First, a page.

For me, that was going to support groups. When I moved back to Atlanta I didn't have resources to engage in quality outpatient treatment programs, but I did have access to mental health care which I did take advantage of. I got involved in a patient assistance program by the pharmaceutical company and took part in the support groups led by my therapist in my local treatment center. I went there to 1) get out of my house, 2) socialize with people, and 3) to learn more about my diagnosis. And a few years later I still participate in support groups which has helped my recovery tremendously.
Although recovery is challenging it does get easier with time. My biggest struggles were accepting life-long treatment, not being able to go back to work, and putting independent living on hold to recuperate. Today, I've managed to overcome most of these challenges. However, I still have concerns with medication compliance. Despite these concerns I've managed to take my medication for three consecutive weeks and I take pride in my daily successes.
Sometimes I have to take a step back and appreciate my daily accomplishments such as taking my medication on time, doing the dishes and other housework, and carrying out assignments promised to others. Completing these tasks could be challenging especially when depression creeps up on me and motivation becomes an issue, or I forget to do things.
Despite my initial struggles I've learned that I can go back to work, and volunteering has been my bridge and experience to get back into the workplace. Now, I've been living independently for three years- making arrangements for myself and paying utility bills and rent, and I am so proud of myself! Getting to independent living was a process- I stayed in a residential program for almost a year and then with my mother again, where I did contribute to the rent.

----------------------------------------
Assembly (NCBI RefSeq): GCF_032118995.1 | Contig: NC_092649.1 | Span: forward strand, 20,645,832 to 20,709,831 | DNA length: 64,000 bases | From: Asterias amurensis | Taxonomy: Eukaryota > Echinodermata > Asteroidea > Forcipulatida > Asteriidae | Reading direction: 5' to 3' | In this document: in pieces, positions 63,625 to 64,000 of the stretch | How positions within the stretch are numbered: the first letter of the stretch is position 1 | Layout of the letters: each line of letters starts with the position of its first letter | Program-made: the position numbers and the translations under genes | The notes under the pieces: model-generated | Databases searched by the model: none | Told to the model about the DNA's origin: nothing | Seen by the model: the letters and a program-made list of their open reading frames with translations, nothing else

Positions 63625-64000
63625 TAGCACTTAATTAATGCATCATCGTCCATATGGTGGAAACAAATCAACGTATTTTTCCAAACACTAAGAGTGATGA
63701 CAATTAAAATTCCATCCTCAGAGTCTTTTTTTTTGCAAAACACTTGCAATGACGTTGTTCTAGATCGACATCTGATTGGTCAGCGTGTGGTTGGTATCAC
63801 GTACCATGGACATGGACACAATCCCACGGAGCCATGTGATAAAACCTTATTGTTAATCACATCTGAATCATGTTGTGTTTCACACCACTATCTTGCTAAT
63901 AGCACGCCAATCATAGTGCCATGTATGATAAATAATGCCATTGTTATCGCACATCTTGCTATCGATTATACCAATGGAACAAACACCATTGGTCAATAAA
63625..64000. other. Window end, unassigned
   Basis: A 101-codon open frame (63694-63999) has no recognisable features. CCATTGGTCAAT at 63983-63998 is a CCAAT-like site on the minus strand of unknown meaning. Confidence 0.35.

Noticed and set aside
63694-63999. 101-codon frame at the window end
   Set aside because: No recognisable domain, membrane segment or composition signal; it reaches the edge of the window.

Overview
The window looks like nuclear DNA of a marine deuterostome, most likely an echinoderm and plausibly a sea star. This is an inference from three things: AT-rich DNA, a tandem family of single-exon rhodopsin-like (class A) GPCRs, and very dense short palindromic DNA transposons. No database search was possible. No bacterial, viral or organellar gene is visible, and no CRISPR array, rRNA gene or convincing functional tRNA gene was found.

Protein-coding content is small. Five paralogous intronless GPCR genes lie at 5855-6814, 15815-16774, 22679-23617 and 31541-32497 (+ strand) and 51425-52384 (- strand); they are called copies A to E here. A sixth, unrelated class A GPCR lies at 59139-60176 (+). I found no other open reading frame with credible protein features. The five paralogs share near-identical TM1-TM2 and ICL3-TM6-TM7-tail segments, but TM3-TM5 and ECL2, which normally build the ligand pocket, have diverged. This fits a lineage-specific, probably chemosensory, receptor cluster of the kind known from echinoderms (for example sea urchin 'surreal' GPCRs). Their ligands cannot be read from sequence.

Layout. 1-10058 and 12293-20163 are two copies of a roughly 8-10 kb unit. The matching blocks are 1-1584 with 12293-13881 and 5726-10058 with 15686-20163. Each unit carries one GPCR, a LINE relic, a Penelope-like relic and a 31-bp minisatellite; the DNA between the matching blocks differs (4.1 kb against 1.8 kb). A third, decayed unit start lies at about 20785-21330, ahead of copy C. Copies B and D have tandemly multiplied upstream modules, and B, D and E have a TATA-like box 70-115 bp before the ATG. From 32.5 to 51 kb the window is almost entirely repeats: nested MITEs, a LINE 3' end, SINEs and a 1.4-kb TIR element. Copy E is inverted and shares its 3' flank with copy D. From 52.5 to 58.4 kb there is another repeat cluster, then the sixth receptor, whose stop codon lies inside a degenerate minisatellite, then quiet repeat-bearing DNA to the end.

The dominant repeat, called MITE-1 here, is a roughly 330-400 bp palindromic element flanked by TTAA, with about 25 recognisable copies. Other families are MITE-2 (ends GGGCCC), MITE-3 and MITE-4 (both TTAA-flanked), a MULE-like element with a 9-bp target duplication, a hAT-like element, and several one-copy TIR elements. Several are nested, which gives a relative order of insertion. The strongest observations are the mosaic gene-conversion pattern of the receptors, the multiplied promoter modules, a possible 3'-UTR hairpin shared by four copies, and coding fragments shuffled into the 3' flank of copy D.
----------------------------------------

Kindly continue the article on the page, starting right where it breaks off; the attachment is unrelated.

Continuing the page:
Today, I mentor peers in recovery by example. I encourage peers to take risks and to engage in advocacy for others. And I am enjoying life in recovery! Despite all the stigma around schizophrenia I surround myself with supportive people and networks. I am overcoming schizophrenia!
My next steps are to find permanent employment with benefits in mental health advocacy and to get off of disability income. I would like to be a homeowner and I believe this is attainable. I think my progress into independence and recovery is ongoing, however these successes can deteriorate if I do not stay compliant on my treatment plan, trustworthy of my treatment team, or stop taking risks that better my recovery lifestyle.
How have you, or your loved one, taken risks in recovery? What are your next steps in recovery?
To learn more about schizophrenia visit NAMI, Choices in Recovery, and Schizophrenia Society of Nova Scotia (Canada).